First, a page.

Commemoration Whiskey Sour

Grandpa during World War II
About a month ago, during a day of wandering in Washington, DC, I found myself at the War World II Memorial. On the copings around the fountain, there are inscriptions noting the many locations of the Pacific and Atlantic theaters. I recognized "Kwajalein,"as the island where my grandfather was stationed near the end of the war. His job there was to maintain and load the gun cameras on B-29 planes.

Like many, I typically spend Memorial Day weekend over-imbibing without much recognition beyond, perhaps, a few minutes thought about the purpose of the day. This year, I spent some time perusing the transcript of an oral history session that I taped with my grandfather the year before he died.

While reading, I thought I might sip a PBR by the light of my vintage bar sign in one of my illuminating Schlitz glasses. (Both are inheritances from my grandparent's basement bar.)

But, then I came across a passage that inspired me to change directions and make a classic cocktail that I've never mixed at home. My grandfather was in training near Kingman, AZ and decided to go into town to buy a Valentine's Day gift for his "sweetheart Arlene" (my grandmother). This is what he had to say:

"I bought her a beautiful rhinestone choker necklace and bracelet and earrings and everything. Oh, it was beautiful. Six deep rows of rhinestones all the way around. Being a soldier with a private’s pay... well a PFC salary at that time was hardly any money… I bought it anyway. What the hell, the army’s gonna feed me the rest of the month! I did [still] have a few dollars in my pocket too. So after I bought it, I went in this little tavern down the street [to have] a few drinks before I went back... At that time, I loved to have whiskey sours."

Yes, my friends, there is good reason that I'm on the lushous side of life. It's in my genes.

The story goes on to describe how Grandpa got off the stool to use the men's room and stepped in eight inches of water. The "lady bartender" was unfazed. She said, “Don’t worry that’s nothin there. That’s just a flash flood up there several miles up. It’s comin down here.”

Well, it was new to Grandpa, and he told me it was “one heck of an experience.”

Here is another excerpt which I quite enjoyed and which is further testament to my fondness for whiskey:

"My mom sent me a bottle of Old Taylor whiskey. I loved Old Taylor whiskey at that time. To me that was the cream of the crop as far as whiskey was concerned. During the war years you weren’t supposed to ship whiskey. Oh yeah. They had to camouflage it in baked bread... carved the inside of the bread out, put the bottle in there for cushion so it wouldn’t break, and then wrapped it in tinfoil so when it went through the machines in postal stations, it didn’t show that there was a bottle in there. But the thing was, it wasn’t sent to Kwajalein, it was sent to me at Lawry and it followed all the way around until I got it in Kwajalein.  Did I get drunk! I got that bottle. I showed the two buddies [in my tent]. I shared a little bit with them. Then I said, 'We’re going down to the beach. We’re going to lay down and watch the surf come in, and when it hits our feet, we’ll wake up!' Baloney! That never happened. We got drunk, sailed that bottle out there in the sea in one of the old pill boxes that was in the water. We got wet and everything else."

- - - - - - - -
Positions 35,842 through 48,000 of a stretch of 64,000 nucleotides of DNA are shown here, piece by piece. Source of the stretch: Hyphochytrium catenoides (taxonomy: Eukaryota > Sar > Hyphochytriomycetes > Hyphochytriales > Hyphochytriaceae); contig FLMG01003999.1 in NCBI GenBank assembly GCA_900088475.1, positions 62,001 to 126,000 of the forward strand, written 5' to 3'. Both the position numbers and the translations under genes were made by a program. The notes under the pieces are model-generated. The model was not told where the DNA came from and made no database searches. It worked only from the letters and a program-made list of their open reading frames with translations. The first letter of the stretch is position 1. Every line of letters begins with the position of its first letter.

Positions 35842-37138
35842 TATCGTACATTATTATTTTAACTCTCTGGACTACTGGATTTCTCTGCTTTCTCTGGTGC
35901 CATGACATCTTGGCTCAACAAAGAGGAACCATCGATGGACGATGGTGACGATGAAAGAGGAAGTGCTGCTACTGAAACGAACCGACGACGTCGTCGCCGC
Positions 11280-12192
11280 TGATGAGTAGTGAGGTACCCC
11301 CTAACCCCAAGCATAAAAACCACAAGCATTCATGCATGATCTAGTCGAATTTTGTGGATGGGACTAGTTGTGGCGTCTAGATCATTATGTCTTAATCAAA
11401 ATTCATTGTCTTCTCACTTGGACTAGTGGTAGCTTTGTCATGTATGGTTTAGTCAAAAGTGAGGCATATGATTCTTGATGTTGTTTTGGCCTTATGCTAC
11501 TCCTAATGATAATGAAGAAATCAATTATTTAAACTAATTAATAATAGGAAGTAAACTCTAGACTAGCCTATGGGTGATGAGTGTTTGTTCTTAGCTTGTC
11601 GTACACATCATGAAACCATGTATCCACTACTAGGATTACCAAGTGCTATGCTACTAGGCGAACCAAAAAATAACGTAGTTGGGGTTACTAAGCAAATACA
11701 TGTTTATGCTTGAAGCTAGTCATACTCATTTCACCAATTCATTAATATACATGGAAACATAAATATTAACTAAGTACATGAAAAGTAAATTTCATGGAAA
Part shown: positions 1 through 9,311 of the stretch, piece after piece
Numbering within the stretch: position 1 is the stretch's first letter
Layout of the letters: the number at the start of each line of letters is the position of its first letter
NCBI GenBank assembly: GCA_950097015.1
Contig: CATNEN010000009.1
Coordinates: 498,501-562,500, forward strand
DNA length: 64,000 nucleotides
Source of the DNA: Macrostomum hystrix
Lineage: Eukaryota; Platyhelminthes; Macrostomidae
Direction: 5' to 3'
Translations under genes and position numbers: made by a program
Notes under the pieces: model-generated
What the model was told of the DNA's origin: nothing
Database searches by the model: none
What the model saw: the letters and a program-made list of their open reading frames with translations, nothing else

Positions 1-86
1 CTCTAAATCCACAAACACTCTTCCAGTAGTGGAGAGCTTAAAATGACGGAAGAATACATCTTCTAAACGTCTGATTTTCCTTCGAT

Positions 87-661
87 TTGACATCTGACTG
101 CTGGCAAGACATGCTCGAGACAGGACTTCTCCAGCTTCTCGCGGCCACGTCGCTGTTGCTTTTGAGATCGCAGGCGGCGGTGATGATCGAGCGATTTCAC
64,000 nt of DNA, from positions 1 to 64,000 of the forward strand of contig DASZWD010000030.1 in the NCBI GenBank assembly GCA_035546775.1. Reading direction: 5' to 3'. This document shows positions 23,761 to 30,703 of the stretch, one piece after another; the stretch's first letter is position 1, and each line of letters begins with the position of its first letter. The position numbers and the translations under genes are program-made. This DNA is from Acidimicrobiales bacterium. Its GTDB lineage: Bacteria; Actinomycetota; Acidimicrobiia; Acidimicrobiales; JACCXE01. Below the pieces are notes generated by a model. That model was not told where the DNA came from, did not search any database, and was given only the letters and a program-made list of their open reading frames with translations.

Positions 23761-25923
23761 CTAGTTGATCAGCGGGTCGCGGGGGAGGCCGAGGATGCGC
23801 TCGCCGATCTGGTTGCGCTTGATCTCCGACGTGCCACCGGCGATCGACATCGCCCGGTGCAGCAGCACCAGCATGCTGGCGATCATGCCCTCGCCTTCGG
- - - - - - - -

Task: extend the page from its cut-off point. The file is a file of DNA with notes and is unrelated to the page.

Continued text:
I can see why one would go to such lengths to get a bottle of whiskey, particularly during wartime when you need it most! And why not enjoy it on the beach! I also think it's grand that his mom would send him a bottle.

Old Taylor whisky was a bourbon made at a distillery of the same name that was established in 1887 by Colonel E.H. Taylor, Jr., who did important things for the modern bourbon industry. According to an old ad from the company on the Heart Pine Reserve website, he was also quite hard to get along with, a quality that led to great whisky:

"He could be a rough, tough, mean son-of-a-something, our Colonel. But, oh, the bourbon whiskey he made. Gentle on your tongue, soft in your gullet and as smooth as limestone rocks worn slick by spring water."

Sadly, Taylor's distillery was sold after his death and then closed subsequently. But, his spirit does indeed live on. Buffalo Trace has a line of whisky named after Taylor, and they pay homage to his contributions on their website.

So, it is only right and proper that on this Memorial Day, I am enjoying a whiskey sour made with Buffalo Trace. Here is a recipe from Dale Degroff's The Essential Cocktail:

1.5 oz. base spirit (e.g., bourbon)
1 oz. simple syrup
.75 oz lemon juice
.25 oz egg white (optional)

Combine in a mixing glass with ice and shake. Strain into an old fashioned glass with ice and garnish with cherry and a citrus slice (orange for the American version and lemon for the English).

Mr. Degroff notes that 95 percent of drinkers are happy with the ratio of sweet to sour. I prefer less sweet, so I reduced the simple syrup to .75 oz.

Coincidentally, Buffalo Trace just released a Colonel E.H. Taylor Jr. Barrel Proof Bourbon which will be available in June. At $70 a bottle, I wouldn't mix it in a sour, though. Best enjoyed straight!

I hope that you had a similarly enjoyable, and potentially retrospective, Memorial Day.

Finally, before I leave you, the chive blossoms on my counter are reminding me that May is a great time to enjoy floral delights in the garden and in the glass. See Yes, Please Eat the Flowers! from last May for ideas!


  1. Lovely mixology of family, patriotism, and spirits, Chris!

    The drink I had at Seven Saints on Saturday was Jameson and muddled mint and some other stuff. It was not sweet. Really good. Bill took a picture of the ingredient list, so I'll try to get him to send it to you. Cheers!


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